All cybersecurity experts agree on one thing. The ransomware trade has gone a tremendous revolutionary change. Huge part of that is associated with the widespread adoption of the dark-net. Tools are easily sold all over dark web markets allowing users to easily carry out large attacks. This, alongside with cryptocurrencies has empowered users to find a steady revenue stream.
As the name implies, ransomware is a type of malware that hold people at ransom. The way it achieves that is by encrypting user files. In order for a user to decrypt his files, a 'ransom' has to be paid. Ransomware has rapidly evolved in the past decade. Latest ransom even allows the attacker to negotiate prices with the victim. This is done through a chat. Ransomware can be very costly and dangerous. Many found out the true potential of ransomware after the large WannaCry ransom.
Ransomware as a Service
Ransomware as a service is the latest innovation in the space. Threat actors that develop ransomware as a service do not have to distribute it. They simply develop and maintain the malware. Other users can buy the service and it is up to them to spread the virus. The developer then takes a cut from the earning.
This affiliate style idea allows both parties to win. One party gets a constantly maintained program that will always work while the other party gets a cut. Typically the profits are split by the two depending on what particular terms both parties agreed on.
Typically, ransomware as a service is a subscription. It is similar to legitimate services like Netflix or Spotify. The underground world of the dark web is taking ideas from the real economy and adapting them. This essentially point to the fact that a big underground economy is being established. Big hacking networks can bring millions of dollars in ransom from all around the world.
Huge Economic Growth
Ransomware as a service might sound good to some threat actors, but for most it's a nightmare. This idea leaves a trail of destruction as it evolved. Users are forced to pay huge amounts in cryptocurrency in order to get their data back. The fact that both parties take cuts can also be attributed to the higher costs.
A Cybersecurity firm focusing on endpoint security released a report in 2017. The Carbon Black report details the status of the dark-net when it comes to the ransomware. The report claims that the dark-net ransomware economy is thriving. The report includes statistical projections showing how the ransomware economy is meant to play out in the future.
Analyzing the Ransomware Economy
The paper found that the ransomware economy is growing at a tremendous rate. A 2,500% growth has been recorded year after year for the past decade. The findings are really interesting and are very important when it comes to estimating future growth.
The report also mentioned the huge number of ransomware markets on the dark-web. Over 6,000 marketplaces dealing ransomware exist on the dark-net at the time of writing this article. In total, over 45,000 related listings have been discovered on dark-net platforms.
The study also made sure to look into other pieces of the ransomware sector. The strategies employed in dark-net platforms have also been examined. It appeared that diy ransomware prices appeared to cost anywhere from $0.5 to $3,000 USD. The average price of ransomware was at about $10.50. This price is shockingly low considering the amount of damage such malware causes. One victim can earn criminals anywhere from $50 to $2,000 depending on how important the data is.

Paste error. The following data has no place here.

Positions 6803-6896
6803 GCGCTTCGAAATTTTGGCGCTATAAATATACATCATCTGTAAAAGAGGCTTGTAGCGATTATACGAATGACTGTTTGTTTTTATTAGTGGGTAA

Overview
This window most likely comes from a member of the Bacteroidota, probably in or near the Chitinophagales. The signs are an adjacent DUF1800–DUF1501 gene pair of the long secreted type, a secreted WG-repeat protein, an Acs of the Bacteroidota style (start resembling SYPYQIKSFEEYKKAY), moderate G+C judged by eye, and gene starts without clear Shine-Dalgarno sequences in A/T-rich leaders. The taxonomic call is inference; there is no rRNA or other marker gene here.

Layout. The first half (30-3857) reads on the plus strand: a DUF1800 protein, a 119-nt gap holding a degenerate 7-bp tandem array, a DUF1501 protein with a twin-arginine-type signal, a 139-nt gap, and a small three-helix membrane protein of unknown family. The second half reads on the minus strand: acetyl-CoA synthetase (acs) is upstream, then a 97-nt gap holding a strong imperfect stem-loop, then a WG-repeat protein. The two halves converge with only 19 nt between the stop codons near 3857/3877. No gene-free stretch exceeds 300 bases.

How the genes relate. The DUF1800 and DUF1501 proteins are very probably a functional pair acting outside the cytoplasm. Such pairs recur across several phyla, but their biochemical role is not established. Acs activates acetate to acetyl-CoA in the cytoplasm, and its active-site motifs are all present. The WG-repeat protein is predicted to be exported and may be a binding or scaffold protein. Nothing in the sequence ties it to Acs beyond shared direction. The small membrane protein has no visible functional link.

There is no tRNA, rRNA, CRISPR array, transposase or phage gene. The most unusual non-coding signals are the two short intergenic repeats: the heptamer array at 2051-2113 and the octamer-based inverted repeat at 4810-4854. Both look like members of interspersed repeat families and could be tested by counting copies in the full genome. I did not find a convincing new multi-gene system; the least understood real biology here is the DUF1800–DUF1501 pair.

The study also made sure to compare the price across multiple years. The cybersecurity firm discovered that huge growth was present in ransomware sales. From 2016 to 2017 the number of sales increased by 2,500 percent. In currency, that also translates to huge amounts. In 2016, over $240,000 was earned from ransomware sales. That number jumped to over 6 million in 2017.
The statistics from the study are not that surprising. US authorities have estimated that threat actors gained $1 billion in 2016. As it turns out, a large number of ransomware vendors earn over $100,000 annually. This is achieved just through the sales of ransomware and not the ransom itself.
Another significant discovery also points to the huge growth of the ransomware sector. A large number of vendors opt to specialize in a specific part of the ransomware supply chain. This specialization in different sectors of the chain is a part of large economic growth. This specialization enables the human capital required for rapid economic expansion and development.
Additional Notes by Carbon Black
Rick McElroy, a security strategist at at Carbon Black was reflecting on the findings. Rick urged agencies to acknowledge the power yielded by such ransomware developers. They enable normal every day people to put hundreds of people and organizations at risk. He then intimated the danger of such malware and how it can disrupt daily live. This is part of the reason such attacks have been successful for years and yielded huge revenue.
The ransomware expert stated that the sellers of such software are not petty criminals. He referred to them as a force with black market trade taking advantage of the rapidly growing illicit market. Many of them are not interested in profiting from such attacks but just want to make an income.
Just like many other cyber-crimes, ransomware growth has only been fueled by the existence of the dark web. Ransomware has never been so accessible and easy to use. Anyone can go out and buy ransomware for his own profits. Such practices are highly illegal and we discourage them. The ransomware economy has grown tremendously over the last few years. Millions have been made just from the sale of such malware. The amount gained from ransom itself must be much larger than that number.